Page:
The European Insurance and Occupational Pensions Authority (EIOPA) is responsible for the roll‑out of Solvency II and regulatory reform. FULLCOVER spoke to chairman Gabriel Bernardino about his career and role, future challenges, the progress of Solvency II and the new European Personal Pension Product to launch this year.

When did your career in the insurance sector begin? Tell us more about your journey and becoming president of EIOPA.
I started my career in 1989, in a pension fund/insurance actuarial role with the supervisory authority, which was then called the ISP – Instituto de Seguros de Portugal (Portuguese Insurance Institute). In 1996, I managed supervisory teams and in 2000, was appointed head of development, responsible for all regulation. In 2007, I was appointed director‑general for development and institutional relations. Throughout my career, I kept up‑to‑date with new international regulatory trends and from 2002 onwards, regularly contributed to European and international working groups. In 2006, it was my honour and privilege to be appointed leader of the Committee of European Insurance and Occupational Pensions Supervisors (CEIOPS) and in 2009 I was elected chairman of the CEIOPS board. Finally, in 2011, I ran for president and was elected to serve the newly‑formed European Insurance and Occupational Pensions Authority (EIOPA). I have been president since then.

In 2016, you were elected for a second term in office, how would you rate your progress at EIOPA since 2011?
Modesty aside, I feel that my first mandate was rather positive. It advanced EIOPA as a competent, credible and modern European regulatory authority, a major force within the insurance sector and a respected voice in the financial services industry in Europe and beyond.

What has EIOPA brought to the insurance sector? What do you see as your main challenges in the future?
The main contribution was, no doubt, all the work to develop and introduce the new risk‑based regulation regime, Solvency II, which is a major step forward in protecting policy holders and the insurance single‑market in the European Union.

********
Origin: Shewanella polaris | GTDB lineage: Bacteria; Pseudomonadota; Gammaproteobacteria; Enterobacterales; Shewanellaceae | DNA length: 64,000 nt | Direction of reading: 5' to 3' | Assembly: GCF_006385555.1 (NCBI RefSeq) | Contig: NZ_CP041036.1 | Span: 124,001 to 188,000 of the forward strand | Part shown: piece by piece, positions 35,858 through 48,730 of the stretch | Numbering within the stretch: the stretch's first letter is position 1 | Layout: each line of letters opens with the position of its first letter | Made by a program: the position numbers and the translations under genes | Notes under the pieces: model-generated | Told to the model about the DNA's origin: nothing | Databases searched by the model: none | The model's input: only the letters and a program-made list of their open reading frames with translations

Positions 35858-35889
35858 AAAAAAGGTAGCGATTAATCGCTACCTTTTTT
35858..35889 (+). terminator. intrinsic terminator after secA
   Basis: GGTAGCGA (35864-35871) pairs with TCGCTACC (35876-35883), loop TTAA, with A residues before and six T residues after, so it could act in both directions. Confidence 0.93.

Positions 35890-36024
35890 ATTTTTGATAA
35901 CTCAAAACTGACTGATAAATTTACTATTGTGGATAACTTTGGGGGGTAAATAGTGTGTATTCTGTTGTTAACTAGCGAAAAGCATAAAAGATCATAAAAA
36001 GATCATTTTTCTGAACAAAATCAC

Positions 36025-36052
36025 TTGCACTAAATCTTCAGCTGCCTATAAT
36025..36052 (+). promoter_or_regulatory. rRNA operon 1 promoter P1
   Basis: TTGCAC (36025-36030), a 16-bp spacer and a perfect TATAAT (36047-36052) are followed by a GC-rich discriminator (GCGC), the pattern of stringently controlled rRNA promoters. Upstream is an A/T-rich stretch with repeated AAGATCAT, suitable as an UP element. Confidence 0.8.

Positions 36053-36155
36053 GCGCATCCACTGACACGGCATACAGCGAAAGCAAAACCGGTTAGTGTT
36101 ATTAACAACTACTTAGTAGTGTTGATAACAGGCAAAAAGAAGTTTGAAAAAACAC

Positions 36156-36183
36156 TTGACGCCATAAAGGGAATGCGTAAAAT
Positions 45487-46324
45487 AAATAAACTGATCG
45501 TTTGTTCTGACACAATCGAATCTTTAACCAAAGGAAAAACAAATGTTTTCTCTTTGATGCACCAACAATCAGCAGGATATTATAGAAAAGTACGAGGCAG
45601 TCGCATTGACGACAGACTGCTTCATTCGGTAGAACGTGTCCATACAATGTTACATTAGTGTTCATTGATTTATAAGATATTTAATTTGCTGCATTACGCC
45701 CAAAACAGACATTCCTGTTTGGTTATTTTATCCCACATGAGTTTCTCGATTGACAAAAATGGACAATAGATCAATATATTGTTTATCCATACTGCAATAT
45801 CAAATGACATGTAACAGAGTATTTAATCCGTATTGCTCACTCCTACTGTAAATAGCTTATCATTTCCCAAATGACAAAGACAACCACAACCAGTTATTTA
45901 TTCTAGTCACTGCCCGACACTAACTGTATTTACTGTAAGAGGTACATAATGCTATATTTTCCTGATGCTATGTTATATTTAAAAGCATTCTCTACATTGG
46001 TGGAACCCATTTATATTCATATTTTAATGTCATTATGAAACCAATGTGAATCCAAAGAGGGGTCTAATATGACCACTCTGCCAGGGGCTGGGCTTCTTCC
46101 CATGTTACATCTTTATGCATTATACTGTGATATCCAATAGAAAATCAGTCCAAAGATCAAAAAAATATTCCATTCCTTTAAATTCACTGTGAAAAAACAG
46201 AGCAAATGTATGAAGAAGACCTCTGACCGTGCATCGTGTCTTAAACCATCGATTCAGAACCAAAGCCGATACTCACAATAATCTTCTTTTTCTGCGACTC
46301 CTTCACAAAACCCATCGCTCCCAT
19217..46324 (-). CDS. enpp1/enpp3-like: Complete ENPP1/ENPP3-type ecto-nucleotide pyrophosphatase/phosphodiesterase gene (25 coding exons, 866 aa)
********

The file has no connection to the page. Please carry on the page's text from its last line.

Currently, I believe the main challenges faced by the insurance sector are to do with the impact of new technologies and big data. Digitisation and the increasing use of new technology is a reality all of society now grapples with, and in the insurance sector, it’s bound to impact the entire supply chain. Innovation can be beneficial to consumers, it makes products and services more widely available, better serving their needs, while for insurers and brokers, it allows them to implement more efficient processes, reducing overheads. At the same time, we must assess and manage new emerging risks such as; meeting ethical standards when using personal data, the possible exclusion of certain consumers based on their traits and the cyber risks associated with large amounts of data stored by insurance companies.
In my opinion, regulation should manage different business models impartially. It’s essential to develop a balanced regulatory framework that permits high levels of consumer protection while at the same time, not unnecessarily hindering innovation.

The Solvency II regime came into force in Europe in 2016. How important is the application of this regime, in your view? How would you assess its progress so far?